Researchers at the University of North Carolina-Chapel Hill have identified what they describe as a new, “SARS-like” virus that will not need to adapt in order to infect humans.
Researchers at the University of North Carolina (UNC)-Chapel Hill have identified what they describe as a new, “SARS-like” virus that will not need to adapt in order to infect humans.
Severe acute respiratory syndrome, or SARS, is caused by the SARS-coronavirus. In 2002-2003, an outbreak of SARS that started in southern China resulted in more than 8,000 reported cases globally, with nearly 800 fatalities. At the time, the virus was linked to animals sold in outdoor markets in China, primarily horseshoe bats.
For this study, the results of which were published on March 14 in the journal Proceedings of the National Academy of Sciences (PNAS), the UNC team led by Ralph S. Baric, PhD, Professor of Epidemiology at the university’s Gillings School of Public Health, reconstructed newly identified coronavirus sequences—which earlier research has identified as WIV1—isolated from Chinese horseshoe bats to assess their potential to infect both mice models and humans. Using the SARS-coronavirus infectious clone as a template, they “designed and synthesized a full-length infectious clone” of WIV1-coronavirus with six plasmids. They were able to “enzymatically cut, ligate, and electroporate” the clone into cells for replication. They also produced a WIV1-coronavirus “chimeric virus” within the mouse-adapted backbone (WIV1-MA15) that “incorporates the original binding and entry capabilities of WIV1-coronavirus, but maintains the backbone changes to mouse-adapted SARS-coronavirus” without the Y436H mutation in spike that is required for SARS-MA15 pathogenesis.
To confirm growth kinetics and replication, the UNC team infected Vero cells with SARS-coronavirus Urbani, WIV1-MA15, and WIV1-coronavirus, and found that each had similar replication kinetics and overall titers. Indeed, they determined that WIV1-coronavirus is capable of binding to the same receptors—human angiotensin converting enzyme (ACE2) orthologs—as SARS-coronavirus and that it can be “readily replicated” in cultured human airway tissue. Although their findings suggest that the new virus could be transmitted directly to humans, the authors believe it will require further adaptation to become an “epidemic disease.”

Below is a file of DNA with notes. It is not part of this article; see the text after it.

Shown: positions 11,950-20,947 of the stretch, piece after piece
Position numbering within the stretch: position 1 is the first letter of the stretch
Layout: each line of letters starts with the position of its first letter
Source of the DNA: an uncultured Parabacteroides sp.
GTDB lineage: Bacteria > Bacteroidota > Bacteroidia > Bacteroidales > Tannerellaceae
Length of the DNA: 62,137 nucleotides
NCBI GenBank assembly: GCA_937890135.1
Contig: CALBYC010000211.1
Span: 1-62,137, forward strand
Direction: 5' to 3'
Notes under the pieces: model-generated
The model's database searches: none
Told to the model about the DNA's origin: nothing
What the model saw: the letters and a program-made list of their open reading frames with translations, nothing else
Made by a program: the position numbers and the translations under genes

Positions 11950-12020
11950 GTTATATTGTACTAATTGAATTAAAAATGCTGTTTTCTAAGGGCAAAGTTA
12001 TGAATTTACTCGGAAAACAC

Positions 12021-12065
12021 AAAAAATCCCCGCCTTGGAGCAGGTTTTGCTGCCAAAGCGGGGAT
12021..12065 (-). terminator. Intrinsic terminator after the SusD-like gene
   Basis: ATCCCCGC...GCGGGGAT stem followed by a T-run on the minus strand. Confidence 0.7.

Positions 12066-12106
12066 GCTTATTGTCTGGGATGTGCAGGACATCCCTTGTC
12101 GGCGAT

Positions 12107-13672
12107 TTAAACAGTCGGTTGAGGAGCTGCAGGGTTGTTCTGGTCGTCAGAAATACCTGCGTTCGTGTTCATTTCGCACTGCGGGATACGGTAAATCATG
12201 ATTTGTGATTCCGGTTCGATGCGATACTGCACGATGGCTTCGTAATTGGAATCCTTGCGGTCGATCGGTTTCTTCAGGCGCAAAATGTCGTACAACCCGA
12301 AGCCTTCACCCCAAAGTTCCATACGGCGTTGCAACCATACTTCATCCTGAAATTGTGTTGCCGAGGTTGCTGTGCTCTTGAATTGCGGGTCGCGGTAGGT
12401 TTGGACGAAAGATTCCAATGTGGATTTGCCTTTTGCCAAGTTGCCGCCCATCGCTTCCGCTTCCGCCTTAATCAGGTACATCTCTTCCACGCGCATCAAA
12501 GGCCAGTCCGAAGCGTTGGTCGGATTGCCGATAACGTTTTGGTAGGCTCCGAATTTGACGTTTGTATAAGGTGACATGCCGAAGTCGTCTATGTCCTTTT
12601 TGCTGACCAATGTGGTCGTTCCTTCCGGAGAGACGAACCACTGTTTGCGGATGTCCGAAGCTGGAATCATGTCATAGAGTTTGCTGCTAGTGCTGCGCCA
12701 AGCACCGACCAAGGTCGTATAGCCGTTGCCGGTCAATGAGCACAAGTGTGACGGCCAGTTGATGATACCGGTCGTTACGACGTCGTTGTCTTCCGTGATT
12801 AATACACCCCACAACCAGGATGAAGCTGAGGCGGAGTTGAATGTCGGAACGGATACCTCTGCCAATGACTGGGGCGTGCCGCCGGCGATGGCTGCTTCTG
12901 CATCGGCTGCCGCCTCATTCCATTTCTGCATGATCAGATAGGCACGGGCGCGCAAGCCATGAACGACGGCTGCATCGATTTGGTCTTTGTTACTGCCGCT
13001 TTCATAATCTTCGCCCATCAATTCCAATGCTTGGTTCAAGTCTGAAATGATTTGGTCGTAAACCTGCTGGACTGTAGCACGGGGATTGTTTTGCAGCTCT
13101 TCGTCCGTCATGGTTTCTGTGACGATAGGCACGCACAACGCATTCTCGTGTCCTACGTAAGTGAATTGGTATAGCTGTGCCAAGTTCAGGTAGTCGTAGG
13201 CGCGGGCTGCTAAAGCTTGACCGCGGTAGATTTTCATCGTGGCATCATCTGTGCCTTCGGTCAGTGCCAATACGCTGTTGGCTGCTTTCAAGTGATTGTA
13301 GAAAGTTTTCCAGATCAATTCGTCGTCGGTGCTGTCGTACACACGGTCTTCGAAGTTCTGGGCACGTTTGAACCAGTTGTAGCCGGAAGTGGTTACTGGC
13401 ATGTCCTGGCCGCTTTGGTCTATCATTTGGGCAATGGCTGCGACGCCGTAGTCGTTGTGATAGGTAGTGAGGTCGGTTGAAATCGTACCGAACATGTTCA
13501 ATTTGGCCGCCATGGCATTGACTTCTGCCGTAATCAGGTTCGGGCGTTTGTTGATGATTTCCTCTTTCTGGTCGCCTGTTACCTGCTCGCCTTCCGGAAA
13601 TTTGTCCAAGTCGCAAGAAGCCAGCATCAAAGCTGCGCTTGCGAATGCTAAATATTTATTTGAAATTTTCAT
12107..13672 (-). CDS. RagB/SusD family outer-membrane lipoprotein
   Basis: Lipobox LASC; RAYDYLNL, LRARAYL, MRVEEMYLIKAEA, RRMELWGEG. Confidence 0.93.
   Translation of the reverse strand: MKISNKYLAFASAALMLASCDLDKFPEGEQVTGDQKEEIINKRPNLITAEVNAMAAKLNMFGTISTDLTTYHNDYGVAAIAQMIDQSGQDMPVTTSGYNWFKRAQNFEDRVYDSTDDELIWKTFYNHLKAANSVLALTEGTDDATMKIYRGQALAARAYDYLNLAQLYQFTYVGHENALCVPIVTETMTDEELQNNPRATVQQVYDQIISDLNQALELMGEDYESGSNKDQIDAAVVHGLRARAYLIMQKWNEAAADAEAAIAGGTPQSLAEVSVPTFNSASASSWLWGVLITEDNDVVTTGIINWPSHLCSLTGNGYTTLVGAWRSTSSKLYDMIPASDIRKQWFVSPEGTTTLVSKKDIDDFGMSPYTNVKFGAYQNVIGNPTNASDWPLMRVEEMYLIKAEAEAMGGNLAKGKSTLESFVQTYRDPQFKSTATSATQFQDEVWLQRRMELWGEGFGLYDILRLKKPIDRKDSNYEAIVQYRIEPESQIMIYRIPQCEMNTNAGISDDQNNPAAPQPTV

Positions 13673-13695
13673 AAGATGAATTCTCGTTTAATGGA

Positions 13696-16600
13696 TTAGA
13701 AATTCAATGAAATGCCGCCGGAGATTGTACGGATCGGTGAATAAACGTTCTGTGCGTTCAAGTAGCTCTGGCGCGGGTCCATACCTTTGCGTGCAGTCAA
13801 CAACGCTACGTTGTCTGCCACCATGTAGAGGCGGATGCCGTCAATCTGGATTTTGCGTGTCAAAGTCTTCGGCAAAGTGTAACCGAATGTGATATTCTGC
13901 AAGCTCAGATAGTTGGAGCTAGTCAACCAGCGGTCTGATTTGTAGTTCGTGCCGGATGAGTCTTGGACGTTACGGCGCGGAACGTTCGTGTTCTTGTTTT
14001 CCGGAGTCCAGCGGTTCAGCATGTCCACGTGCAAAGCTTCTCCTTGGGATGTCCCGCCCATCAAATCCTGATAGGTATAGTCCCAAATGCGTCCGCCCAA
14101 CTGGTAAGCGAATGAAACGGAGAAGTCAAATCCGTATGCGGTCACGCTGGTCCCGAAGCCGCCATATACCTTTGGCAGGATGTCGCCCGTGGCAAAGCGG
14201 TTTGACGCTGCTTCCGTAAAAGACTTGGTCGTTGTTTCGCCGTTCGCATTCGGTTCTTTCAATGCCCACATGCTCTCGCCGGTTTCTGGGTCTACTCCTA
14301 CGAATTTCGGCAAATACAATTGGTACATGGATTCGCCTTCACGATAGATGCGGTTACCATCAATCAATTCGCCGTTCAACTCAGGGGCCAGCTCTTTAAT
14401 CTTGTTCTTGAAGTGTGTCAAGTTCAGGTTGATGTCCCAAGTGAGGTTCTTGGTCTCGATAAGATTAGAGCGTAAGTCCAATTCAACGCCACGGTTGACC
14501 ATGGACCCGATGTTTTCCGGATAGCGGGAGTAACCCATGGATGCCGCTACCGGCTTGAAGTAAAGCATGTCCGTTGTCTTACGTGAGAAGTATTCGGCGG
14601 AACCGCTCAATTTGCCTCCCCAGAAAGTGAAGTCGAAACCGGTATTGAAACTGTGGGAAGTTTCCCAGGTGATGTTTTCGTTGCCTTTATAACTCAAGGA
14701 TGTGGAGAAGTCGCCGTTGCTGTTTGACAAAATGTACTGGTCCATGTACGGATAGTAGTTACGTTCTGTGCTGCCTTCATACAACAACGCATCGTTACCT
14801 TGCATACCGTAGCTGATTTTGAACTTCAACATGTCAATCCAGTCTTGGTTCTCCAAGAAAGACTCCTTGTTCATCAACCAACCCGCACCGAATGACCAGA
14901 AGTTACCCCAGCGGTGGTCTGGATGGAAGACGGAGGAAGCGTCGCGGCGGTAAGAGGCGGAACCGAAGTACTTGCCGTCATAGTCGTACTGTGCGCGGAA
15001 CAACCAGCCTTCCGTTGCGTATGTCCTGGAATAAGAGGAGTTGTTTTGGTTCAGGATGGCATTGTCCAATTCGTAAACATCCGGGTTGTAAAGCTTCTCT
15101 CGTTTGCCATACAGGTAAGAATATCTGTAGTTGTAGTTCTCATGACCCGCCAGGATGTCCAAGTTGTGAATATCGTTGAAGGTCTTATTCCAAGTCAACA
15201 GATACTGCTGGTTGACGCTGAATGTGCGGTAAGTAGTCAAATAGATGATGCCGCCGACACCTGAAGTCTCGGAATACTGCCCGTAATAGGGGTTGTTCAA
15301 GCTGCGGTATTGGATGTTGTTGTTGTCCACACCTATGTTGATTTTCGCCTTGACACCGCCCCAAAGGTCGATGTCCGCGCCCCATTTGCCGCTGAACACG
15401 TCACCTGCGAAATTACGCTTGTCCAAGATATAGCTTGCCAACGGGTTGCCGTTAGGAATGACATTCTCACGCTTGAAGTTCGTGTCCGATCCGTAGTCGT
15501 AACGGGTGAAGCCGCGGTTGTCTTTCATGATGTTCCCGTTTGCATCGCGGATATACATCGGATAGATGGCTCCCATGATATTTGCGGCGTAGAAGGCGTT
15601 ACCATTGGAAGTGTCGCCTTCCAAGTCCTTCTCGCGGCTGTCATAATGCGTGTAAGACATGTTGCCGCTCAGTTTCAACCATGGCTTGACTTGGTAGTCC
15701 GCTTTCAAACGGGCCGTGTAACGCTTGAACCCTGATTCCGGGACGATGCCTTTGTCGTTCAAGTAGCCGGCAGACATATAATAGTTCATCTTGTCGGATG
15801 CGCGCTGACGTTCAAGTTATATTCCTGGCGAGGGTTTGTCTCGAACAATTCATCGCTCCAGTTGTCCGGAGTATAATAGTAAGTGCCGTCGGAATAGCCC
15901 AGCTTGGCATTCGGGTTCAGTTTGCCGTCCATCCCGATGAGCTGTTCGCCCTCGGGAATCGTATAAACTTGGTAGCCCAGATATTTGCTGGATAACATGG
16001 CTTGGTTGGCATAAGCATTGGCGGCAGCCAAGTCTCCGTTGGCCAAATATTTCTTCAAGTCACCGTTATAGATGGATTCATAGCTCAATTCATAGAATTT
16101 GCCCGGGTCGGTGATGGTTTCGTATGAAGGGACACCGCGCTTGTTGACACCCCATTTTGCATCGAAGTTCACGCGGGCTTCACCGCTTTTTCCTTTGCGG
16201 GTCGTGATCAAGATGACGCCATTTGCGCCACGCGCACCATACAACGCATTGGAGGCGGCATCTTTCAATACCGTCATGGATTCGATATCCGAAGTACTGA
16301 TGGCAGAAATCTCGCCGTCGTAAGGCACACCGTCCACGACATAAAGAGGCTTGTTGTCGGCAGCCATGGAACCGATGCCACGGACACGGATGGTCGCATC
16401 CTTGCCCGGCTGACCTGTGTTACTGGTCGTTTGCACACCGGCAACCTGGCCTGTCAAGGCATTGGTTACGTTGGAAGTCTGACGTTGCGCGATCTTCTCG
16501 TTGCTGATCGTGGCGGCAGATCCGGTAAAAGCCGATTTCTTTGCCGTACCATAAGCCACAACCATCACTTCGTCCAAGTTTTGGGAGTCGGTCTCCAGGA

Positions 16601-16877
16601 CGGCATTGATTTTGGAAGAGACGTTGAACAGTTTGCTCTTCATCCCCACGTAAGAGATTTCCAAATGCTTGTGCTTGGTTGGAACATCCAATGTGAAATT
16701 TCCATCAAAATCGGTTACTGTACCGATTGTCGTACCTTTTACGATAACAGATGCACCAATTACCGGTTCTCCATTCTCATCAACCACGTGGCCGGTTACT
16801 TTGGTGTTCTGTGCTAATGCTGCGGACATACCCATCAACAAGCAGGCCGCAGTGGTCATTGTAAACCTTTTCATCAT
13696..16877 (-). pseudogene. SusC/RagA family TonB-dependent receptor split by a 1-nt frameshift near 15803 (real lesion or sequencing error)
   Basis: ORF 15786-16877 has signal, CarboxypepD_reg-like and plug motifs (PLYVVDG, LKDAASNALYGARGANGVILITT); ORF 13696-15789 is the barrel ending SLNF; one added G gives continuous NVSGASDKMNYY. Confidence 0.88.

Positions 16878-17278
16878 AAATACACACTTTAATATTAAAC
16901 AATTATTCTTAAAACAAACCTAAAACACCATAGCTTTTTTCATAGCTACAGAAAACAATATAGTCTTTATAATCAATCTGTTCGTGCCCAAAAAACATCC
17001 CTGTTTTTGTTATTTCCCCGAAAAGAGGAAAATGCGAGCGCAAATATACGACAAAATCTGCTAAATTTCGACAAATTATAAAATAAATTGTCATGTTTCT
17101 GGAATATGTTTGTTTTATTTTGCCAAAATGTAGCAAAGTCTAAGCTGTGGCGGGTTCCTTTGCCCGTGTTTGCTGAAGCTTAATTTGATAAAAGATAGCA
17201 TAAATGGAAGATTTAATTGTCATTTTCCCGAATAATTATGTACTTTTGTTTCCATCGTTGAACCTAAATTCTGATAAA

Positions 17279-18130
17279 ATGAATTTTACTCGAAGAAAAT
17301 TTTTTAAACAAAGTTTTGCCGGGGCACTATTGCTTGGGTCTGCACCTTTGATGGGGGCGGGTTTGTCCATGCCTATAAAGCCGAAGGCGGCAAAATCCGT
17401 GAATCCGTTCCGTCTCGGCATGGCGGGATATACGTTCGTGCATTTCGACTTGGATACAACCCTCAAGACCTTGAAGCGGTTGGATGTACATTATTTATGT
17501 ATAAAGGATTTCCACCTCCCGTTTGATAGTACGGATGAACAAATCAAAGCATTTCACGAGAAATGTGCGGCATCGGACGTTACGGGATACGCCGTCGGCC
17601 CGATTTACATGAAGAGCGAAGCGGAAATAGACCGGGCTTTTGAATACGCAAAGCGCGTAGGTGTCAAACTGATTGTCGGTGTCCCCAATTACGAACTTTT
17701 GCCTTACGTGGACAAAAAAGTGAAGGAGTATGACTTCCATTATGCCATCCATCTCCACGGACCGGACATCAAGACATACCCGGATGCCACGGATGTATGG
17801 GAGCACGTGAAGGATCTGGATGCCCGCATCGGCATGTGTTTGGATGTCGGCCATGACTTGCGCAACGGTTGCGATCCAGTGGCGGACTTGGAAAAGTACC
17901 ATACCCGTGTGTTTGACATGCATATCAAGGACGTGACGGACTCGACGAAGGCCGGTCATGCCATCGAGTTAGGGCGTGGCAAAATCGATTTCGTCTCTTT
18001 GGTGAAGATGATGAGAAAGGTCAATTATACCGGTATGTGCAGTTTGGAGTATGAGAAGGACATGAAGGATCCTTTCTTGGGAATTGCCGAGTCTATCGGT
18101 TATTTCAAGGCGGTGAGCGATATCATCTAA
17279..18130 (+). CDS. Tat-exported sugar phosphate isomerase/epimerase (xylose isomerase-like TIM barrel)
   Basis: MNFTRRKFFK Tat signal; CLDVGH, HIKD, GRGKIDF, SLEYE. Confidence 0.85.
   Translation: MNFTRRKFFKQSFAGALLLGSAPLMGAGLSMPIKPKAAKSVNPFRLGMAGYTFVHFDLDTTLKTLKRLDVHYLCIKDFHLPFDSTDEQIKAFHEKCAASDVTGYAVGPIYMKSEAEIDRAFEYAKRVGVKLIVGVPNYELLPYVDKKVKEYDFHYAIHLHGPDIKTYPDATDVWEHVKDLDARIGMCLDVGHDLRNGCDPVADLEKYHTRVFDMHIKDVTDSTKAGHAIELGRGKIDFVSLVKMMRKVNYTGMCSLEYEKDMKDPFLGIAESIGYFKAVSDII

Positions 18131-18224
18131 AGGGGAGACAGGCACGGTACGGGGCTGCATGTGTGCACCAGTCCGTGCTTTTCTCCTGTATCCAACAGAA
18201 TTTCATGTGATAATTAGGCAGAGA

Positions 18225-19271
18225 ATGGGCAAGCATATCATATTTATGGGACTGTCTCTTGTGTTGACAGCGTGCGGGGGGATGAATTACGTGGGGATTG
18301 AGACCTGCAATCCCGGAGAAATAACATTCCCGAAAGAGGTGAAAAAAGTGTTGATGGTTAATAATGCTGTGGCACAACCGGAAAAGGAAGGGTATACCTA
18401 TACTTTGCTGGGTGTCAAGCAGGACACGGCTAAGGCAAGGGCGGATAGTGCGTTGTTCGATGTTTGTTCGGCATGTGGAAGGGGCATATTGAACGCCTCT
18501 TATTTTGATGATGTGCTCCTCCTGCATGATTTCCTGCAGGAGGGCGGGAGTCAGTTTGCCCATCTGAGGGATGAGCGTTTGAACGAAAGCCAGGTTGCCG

“[Our model provides] the opportunity to identify future threats for epidemics that are currently circulating in animal populations,” noted Vineet Menachery, PhD, lead author of the PNAS paper and a postdoctoral scholar at Gillings. “Significant efforts have been made to capture these viral sequences from animal sources around the world. The approach that we outlined extends this resource to examine the threat these viruses may pose in terms of ability to infect human cells, cause disease in mice, and the efficacy of the drugs/treatments. While we did this for SARS-like viruses, this approach could be expanded to other viral families and potentially help prevent or control a future outbreak.”
Their findings may also provide a template for managing an outbreak of WIV1-coronavirus should one occur. The research team focused on the potential role for monoclonal antibody therapies in this regard, starting with a SARS-coronavirus monoclonal derived via phage display and antibody escape and found that both wild-type SARS-coronavirus Urbani and WIV1-MA15 were “strongly neutralized at low antibody concentrations.” They noted that in earlier research a panel of monoclonal antibodies derived from B cells from SARS-infected patients also prevented virus infection via WIV1-coronavirus.
“The Ebola outbreak highlighted potential holes and problems with the public health infrastructure both in the US and around the world,” Dr. Menachery said. “As such, I believe we are better equipped to deal with future outbreaks. However, it is not clear where new outbreaks will come from and what we will know about them. For Ebola, MERS and Zika viruses, public investment in broad basic science provided the knowledge base for our responses. In my opinion, it is key to continue building on this broad basic science foundation to prepare for the next epidemic whose origins may be distinct from any previous outbreaks.”
Brian P. Dunleavy is a medical writer and editor based in New York. His work has appeared in numerous healthcare-related publications. He is the former editor of Infectious Disease Special Edition.